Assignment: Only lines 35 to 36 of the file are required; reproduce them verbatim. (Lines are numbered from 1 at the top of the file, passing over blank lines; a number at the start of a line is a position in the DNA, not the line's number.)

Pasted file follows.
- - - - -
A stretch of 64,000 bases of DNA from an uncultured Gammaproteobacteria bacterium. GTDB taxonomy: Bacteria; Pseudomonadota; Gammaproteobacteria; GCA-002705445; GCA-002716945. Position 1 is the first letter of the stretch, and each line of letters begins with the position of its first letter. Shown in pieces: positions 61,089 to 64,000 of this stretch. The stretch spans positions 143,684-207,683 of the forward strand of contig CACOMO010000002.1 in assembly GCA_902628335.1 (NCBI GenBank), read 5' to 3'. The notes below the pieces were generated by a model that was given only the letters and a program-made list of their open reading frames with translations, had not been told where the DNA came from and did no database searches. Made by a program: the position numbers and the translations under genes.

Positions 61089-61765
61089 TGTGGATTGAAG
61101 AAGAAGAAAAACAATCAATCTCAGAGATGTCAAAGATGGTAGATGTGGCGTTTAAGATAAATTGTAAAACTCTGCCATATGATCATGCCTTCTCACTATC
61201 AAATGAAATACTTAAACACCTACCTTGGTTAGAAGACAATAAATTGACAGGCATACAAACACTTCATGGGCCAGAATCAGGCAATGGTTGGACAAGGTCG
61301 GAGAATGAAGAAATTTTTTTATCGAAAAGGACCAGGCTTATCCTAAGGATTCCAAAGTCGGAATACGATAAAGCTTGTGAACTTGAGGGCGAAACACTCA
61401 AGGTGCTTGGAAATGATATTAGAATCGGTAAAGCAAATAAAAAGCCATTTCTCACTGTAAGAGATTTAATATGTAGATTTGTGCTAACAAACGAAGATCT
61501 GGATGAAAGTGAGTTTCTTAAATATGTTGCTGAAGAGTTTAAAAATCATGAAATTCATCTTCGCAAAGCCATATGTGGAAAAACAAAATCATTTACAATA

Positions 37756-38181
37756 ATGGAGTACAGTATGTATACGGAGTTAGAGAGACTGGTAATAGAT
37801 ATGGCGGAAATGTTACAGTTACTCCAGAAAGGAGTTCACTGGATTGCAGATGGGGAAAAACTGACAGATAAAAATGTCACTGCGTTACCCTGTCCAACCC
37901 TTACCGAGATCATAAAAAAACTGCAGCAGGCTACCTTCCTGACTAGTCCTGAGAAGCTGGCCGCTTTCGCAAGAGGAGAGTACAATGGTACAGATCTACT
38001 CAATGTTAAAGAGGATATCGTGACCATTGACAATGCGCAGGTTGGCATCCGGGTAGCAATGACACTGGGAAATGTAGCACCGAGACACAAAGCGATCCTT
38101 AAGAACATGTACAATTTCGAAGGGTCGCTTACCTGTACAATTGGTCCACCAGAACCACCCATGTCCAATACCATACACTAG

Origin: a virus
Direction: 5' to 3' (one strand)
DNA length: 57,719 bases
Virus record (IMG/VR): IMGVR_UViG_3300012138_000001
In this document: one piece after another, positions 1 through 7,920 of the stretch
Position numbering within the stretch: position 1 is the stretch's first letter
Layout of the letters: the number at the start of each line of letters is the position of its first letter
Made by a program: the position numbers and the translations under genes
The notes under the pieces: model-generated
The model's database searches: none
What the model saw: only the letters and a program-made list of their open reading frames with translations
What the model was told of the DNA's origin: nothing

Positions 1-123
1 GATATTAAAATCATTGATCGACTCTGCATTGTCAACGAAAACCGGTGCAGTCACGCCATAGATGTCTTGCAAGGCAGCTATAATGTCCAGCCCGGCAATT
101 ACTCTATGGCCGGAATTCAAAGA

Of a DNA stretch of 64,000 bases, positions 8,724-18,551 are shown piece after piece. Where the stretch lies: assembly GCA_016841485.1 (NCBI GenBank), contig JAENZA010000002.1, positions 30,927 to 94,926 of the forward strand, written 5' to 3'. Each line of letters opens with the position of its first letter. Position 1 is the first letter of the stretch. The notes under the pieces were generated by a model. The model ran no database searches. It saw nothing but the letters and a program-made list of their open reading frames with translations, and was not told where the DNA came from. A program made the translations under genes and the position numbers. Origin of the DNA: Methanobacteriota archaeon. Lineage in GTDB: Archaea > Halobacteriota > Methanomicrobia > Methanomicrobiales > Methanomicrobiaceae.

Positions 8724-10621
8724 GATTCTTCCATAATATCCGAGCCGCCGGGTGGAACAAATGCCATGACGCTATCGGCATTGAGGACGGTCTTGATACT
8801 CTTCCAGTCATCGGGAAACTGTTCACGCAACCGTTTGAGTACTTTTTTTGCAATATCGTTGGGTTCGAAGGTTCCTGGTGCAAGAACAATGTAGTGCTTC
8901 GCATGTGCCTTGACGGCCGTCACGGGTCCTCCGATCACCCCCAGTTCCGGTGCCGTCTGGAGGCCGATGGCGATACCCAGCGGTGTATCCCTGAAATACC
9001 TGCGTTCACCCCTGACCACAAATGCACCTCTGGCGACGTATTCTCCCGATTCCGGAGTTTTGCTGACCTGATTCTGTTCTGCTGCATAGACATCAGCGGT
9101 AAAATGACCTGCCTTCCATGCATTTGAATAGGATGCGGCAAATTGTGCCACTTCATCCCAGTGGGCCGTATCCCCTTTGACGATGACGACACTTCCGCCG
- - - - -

9001 TGCGTTCACCCCTGACCACAAATGCACCTCTGGCGACGTATTCTCCCGATTCCGGAGTTTTGCTGACCTGATTCTGTTCTGCTGCATAGACATCAGCGGT
9101 AAAATGACCTGCCTTCCATGCATTTGAATAGGATGCGGCAAATTGTGCCACTTCATCCCAGTGGGCCGTATCCCCTTTGACGATGACGACACTTCCGCCG